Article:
The impact of the program has been enormous, not only for the students enrolled in it, but also for their families and communities. As Stateville student Brandon Perkins says, “My father and my cousin (who was more like the older brother I never had) went to prison before me, plus a handful of other relatives. For me, NPEP is the hammer that will break the generational chain of incarceration that has plagued my family.”

Lackey has authored three books and edited five, her numerous papers frequently appear in top journals, and she has presented her work across the globe. Hearing from her students about their experiences with the legal system inspired Lackey’s most recent book, Criminal Testimonial Injustice. Jason Stanley, Jacob Urowsky Professor of Philosophy at Yale University, writes, “Jennifer Lackey's Criminal Testimonial Injustice is a systematic indictment of America’s criminal legal system. With extraordinary care and rigor, and a background of justified moral outrage, Lackey draws on a detailed knowledge of criminal law and case history to lay out the myriad ways in which our criminal legal system wages epistemic war on those accused of crimes. This work is a framework altering contribution to the analytic tradition in philosophy." And Michael Patrick Lynch, Professor of Philosophy at the University of Connecticut, describes this book as a “deeply important work by one of the most important epistemologists now working."

Lackey’s leadership in the field is evident in her positions as Editor-in-Chief of two major journals in the field, Episteme and Philosophical Studies, as well as in her recent term as President of the American Philosophical Association’s Central Division.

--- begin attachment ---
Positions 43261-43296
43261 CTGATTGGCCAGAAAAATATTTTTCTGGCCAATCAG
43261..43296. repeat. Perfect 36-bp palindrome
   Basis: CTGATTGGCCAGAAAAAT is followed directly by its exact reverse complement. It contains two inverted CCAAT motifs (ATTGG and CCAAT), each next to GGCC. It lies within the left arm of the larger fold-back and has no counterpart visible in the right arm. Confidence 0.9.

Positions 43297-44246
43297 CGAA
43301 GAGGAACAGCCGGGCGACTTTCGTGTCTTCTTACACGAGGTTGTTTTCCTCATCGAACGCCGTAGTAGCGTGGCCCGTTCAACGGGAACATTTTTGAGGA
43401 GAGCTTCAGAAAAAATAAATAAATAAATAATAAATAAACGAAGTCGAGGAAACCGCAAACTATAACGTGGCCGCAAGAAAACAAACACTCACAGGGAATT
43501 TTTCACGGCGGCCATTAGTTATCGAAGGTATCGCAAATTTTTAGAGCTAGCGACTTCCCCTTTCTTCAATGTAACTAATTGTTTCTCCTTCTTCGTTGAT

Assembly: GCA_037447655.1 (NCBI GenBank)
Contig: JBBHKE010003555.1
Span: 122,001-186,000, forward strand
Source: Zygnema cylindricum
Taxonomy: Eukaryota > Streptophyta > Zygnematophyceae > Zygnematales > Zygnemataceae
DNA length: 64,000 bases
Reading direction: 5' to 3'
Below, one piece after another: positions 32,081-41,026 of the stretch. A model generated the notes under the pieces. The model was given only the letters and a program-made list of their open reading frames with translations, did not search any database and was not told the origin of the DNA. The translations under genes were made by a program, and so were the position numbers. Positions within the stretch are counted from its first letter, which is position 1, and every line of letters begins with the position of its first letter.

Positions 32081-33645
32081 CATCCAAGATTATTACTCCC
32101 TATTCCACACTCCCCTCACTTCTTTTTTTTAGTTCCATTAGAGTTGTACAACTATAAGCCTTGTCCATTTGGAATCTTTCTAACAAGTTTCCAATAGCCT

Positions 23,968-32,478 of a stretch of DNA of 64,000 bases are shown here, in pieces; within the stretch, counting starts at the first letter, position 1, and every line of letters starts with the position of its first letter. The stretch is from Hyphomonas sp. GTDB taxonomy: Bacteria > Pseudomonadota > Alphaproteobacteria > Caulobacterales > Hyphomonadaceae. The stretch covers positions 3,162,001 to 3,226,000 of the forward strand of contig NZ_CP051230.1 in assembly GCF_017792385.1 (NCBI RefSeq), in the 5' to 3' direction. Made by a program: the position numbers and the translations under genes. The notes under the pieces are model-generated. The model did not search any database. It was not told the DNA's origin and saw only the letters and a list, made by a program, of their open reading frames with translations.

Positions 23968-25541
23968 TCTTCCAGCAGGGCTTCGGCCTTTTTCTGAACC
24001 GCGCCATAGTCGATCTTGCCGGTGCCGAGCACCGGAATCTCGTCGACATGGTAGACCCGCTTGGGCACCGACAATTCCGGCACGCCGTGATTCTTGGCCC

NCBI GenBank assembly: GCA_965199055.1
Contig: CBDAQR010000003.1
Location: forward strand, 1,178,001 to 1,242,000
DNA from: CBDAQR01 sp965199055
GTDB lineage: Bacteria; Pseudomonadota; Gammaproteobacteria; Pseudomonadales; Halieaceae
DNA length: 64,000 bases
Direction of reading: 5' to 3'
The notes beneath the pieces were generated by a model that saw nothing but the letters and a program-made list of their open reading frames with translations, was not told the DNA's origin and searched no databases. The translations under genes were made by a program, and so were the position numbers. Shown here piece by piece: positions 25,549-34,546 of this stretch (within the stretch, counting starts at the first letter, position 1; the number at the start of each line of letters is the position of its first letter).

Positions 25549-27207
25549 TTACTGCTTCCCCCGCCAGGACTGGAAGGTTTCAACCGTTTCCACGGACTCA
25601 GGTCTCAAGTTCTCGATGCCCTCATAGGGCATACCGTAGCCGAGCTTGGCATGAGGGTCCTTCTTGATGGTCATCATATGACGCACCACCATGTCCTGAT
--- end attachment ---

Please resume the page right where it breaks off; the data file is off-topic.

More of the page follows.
Lackey has also won many awards, including the Lebowitz Prize for Philosophical Achievement from Phi Beta Kappa, two $1 million grants from the Mellon Foundation for her work on transforming prison education, a Guggenheim Fellowship to support her work on criminal testimonial injustice, and a $300,000 grant from Northwestern’s Buffett Institute to launch her new global project on epistemic reparations.

In collaboration with a highly interdisciplinary group of colleagues, including historians, journalists, lawyers, artists, social scientists, and other philosophers, Lackey aims to expand the UN’s framework of human rights so that it explicitly recognizes our right to epistemic reparations, including the “right to be known”—to have our stories of gross violations of our human rights acknowledged by others. With work situated in South Africa, Canada, and Ukraine, as well as in Chicago and Evanston, the project will bring academic theory into direct contact with real world concerns.

This builds on Lackey’s previous work in public philosophy, including opinion pieces for the New York Times and the Washington Post, in which she argues for an end to the death penalty and natural life sentences on the grounds that it is irrational for juries to reach such long-term decisions on the basis of evidence from only a narrow section of a defendant’s life. She has also contributed to other important debates by editing volumes and publishing work on academic freedom and on issues in applied epistemology, such as belief polarization, political disagreement, and consent.

Prior to attending Brown, Lackey graduated from Saint Mary's College, Notre Dame in 1994 with a B.A. in philosophy and from the University of Chicago in 1995 with an M.A. in philosophy.